Of course, there's the usual: my health, my family and friends, the fact that I didn't have to board a plane today and brave the madding crowd. I'll be enjoying my turkey right here in (relatively) warm and sunny California, thank you very much.
But this year, I do have a little something extra to be thankful for: my new two book contract. Because as many of my writing friends have recently discovered, this is a tough, tough environment for book sales. I share writing space with nine other authors. Two of them had contracts fall through in the past few months. Two others have manuscripts that their agents think would have gone into a bidding war earlier in the year: but as of right now, they haven't had a single offer.
With the news that Houghton Mifflin has stopped acquiring manuscripts for the time being, many writers' worst fears are confirmed. Forget the automakers: how are writers going to survive the economic downturn? Is it time for us to hand in our private jets, God forbid? If my contract had been negotiated after the crash, I suspect my publisher would never have offered the amount we settled on. In this industry, so much comes down to timing.
Of course, it's not as though much happens between Thanksgiving and New Year's in the publishing industry anyway. Much as they are loathe to admit it, it's the only American profession that seems to mirror the European vacation calendar. Most agents won't even bother trying to shop a manuscript this time of year. And August: fuggedaboutit. The Da Vinci Code could land in an editor's lap and they'd toss it aside while rushing off to catch the jitney to the Hamptons. Mind you, I'm all for that. Especially since most editors spend their days in meetings and their nights and weekend working on manuscripts. It's definitely not a job you go into for the money, by and large. So time off is well-deserved.
But since the lack of acquisitions at this time of year is largely a given, why did Houghton Mifflin even bother making the announcement? Their "temporary freeze" is a bad sign. Will it last through January, or longer? Will it spread to other houses? Does this mean that the publishing industry is throwing in the proverbial towel, and will eventually only publish a handful of titles every year about vampire detectives with difficult (but beloved) dogs who reveal religious conspiracies while recording their downward spiral into drug addiction followed by their inevitable redemption? Or, God forbid, Paris Hilton's latest musings on hair, boys, and other national security issues? Because let's all just admit that Paris Hilton can walk into pretty much any publishing house and get a seven figure deal before you can say "Salman Rushdie."
The irony here is that all things considered, books are cheap entertainment. And historically, entertainment has done well during economic downturns, when people need to take their minds off their troubles. Little known fact: more books sold during the Great Depression than in the period immediately before and after. Sure, in the new millennium we have many other distractions available to us, from television to video games to bulldogs on skateboards. But what if the publishing industry banded together and advertised reading as the ultimate inexpensive pastime? Something along the lines of the dairy industry's "Got Milk" ad campaign? Who knows, it might make a difference. And hoping to shore up the industry by releasing fewer and fewer titles doesn't seem like the best option.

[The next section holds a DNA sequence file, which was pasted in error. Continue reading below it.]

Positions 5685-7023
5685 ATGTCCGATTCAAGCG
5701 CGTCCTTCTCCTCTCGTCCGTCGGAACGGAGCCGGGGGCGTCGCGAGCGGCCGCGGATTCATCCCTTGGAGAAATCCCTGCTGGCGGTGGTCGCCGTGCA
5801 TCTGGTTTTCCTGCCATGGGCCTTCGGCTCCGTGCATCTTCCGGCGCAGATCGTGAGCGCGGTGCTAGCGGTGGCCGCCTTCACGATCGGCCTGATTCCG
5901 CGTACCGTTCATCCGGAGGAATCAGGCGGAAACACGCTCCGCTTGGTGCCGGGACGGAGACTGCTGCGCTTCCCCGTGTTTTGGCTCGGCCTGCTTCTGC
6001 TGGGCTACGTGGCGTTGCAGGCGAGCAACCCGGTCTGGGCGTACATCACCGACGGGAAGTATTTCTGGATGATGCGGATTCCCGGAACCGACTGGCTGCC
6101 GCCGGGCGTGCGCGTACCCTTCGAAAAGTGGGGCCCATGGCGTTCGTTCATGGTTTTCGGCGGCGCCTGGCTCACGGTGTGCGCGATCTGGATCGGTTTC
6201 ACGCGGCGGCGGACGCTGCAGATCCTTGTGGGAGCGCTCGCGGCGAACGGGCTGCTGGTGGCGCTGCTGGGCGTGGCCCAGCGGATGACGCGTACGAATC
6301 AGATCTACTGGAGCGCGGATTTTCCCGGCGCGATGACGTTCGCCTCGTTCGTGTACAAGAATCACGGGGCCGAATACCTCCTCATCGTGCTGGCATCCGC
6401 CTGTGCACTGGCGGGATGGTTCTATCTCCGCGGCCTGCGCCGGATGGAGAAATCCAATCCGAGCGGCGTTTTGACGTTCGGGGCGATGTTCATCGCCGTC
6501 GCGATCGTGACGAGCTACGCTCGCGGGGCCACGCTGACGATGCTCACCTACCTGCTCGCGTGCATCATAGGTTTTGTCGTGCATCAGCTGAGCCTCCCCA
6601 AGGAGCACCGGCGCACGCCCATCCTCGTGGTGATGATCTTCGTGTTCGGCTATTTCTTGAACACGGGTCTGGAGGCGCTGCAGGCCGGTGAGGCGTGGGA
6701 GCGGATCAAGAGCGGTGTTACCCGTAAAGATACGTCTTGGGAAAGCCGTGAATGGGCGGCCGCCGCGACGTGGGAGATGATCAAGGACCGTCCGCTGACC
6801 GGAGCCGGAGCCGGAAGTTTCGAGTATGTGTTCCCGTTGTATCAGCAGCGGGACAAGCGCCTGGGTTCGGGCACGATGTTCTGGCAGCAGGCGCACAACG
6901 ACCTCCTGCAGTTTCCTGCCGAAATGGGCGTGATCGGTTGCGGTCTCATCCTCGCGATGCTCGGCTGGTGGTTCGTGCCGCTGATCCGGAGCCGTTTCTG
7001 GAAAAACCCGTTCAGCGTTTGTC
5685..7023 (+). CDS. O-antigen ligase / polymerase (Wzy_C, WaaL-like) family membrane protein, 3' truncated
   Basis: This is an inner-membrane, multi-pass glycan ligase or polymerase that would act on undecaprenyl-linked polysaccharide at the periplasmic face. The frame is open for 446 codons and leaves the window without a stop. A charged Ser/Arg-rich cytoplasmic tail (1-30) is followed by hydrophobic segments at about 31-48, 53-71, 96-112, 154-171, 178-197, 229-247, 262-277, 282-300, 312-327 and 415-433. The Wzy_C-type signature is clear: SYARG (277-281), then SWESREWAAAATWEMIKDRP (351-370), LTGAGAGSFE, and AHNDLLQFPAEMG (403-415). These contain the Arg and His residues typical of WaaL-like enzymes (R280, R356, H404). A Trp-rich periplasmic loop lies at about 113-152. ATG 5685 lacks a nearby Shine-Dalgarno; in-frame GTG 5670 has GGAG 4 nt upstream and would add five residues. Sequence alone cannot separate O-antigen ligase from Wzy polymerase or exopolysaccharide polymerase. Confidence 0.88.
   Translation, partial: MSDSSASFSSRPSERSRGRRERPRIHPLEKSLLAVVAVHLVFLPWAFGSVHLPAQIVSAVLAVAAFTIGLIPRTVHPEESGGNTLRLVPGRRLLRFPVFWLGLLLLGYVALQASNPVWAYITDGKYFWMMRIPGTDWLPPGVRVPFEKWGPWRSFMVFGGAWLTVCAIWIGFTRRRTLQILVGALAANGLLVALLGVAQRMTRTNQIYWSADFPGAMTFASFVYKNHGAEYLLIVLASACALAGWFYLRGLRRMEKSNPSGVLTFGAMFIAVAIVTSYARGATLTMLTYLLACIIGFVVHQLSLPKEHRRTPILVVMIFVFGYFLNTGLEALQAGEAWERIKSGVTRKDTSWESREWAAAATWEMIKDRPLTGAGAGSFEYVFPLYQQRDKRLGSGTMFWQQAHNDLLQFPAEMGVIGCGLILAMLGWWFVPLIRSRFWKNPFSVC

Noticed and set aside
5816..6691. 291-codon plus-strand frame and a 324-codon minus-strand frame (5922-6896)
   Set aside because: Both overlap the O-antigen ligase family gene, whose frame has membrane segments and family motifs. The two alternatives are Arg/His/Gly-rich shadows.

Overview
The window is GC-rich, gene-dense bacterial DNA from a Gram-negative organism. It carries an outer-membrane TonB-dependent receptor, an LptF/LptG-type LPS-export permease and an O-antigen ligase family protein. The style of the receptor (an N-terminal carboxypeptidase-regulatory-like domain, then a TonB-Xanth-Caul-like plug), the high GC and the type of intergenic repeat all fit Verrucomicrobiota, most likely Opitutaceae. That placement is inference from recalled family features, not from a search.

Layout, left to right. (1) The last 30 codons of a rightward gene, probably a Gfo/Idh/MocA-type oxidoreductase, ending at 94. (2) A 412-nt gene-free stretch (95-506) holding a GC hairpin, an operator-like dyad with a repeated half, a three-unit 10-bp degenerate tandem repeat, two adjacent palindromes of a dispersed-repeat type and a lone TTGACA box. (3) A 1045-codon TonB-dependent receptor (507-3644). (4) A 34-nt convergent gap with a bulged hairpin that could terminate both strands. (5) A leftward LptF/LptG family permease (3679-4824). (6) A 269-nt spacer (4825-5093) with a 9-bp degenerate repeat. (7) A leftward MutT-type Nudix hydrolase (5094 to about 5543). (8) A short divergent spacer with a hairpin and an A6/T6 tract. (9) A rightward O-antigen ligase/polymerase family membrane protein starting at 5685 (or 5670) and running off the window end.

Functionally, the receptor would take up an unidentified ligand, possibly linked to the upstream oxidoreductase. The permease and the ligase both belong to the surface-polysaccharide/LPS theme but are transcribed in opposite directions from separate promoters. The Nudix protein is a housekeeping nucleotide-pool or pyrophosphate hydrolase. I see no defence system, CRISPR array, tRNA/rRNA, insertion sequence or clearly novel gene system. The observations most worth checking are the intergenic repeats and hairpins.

Anyway, that's my thought for the day. And I'm hoping that by the spring of 2010, when my renewal comes up, the economy will have recovered somewhat. Until then, I'm honing my vampire knowledge base.
As promised, my killer (no pun intended) Pumpkin/Ginger Cheesecake recipe, in case you're in charge of dessert:
- 1 gingersnap crumb crust baked and cooled
- 3/4 cup sugar
- 1/4 cup chopped crystallized ginger
- 8 ounces cream cheese, softened
- 2 large eggs
- 1/4 cup whole milk
- 1 tablespoon all-purpose flour
- 1/2 teaspoon freshly grated nutmeg
- 1/4 teaspoon salt
- 1 cup canned solid-pack pumpkin (from a 15-ounces can)
Make the gingersnap crumb crust:
- 5 tablespoons unsalted butter, melted, plus additional for greasing
- 1 1/2 cups cookie crumbs (10 graham crackers or 24 small gingersnaps; about 6 oz)
- 2 tablespoons sugar
- 1/8 teaspoon salt
- Special equipment: a 9- to 9 1/2-inch pie plate (4-cup capacity)
Put oven rack in middle position and preheat oven to 350°F. Lightly butter pie plate.
Stir together all ingredients in a bowl and press evenly on bottom and up side of pie plate. Bake until crisp, 12 to 15 minutes, then cool on a rack to room temperature, about 45 minutes.
Cook's notes: • To make cookie crumbs, break up crackers or cookies into small pieces, then pulse in a food processor until finely ground. • For pumpkin ginger cheesecake pie, use 4 (not 5) tablespoons melted butter plus additional for greasing.
Then, for the cheesecake part:
Keep oven rack in middle position set at 350°F.
Pulse sugar and ginger in a food processor until ginger is finely chopped, then add cream cheese and pulse until smooth. Add eggs, milk, flour, nutmeg, and salt and pulse until just combined.
Reserve 2/3 cup cream cheese mixture in a glass measure. Whisk together remaining 1 1/3 cups cream cheese mixture and pumpkin in a large bowl until combined.
Pour pumpkin mixture into gingersnap crumb crust. Stir reserved cream cheese mixture (in glass measure) and drizzle decoratively over top of pumpkin mixture, then, if desired, swirl with back of a spoon. Put pie on a baking sheet and bake until center is just set, 35 to 45 minutes. Transfer to a rack and cool to room temperature, about 2 hours, then chill, loosely covered with foil, at least 4 hours. If necessary, very gently blot any moisture from surface with paper towels before serving.
They'll love it, trust me.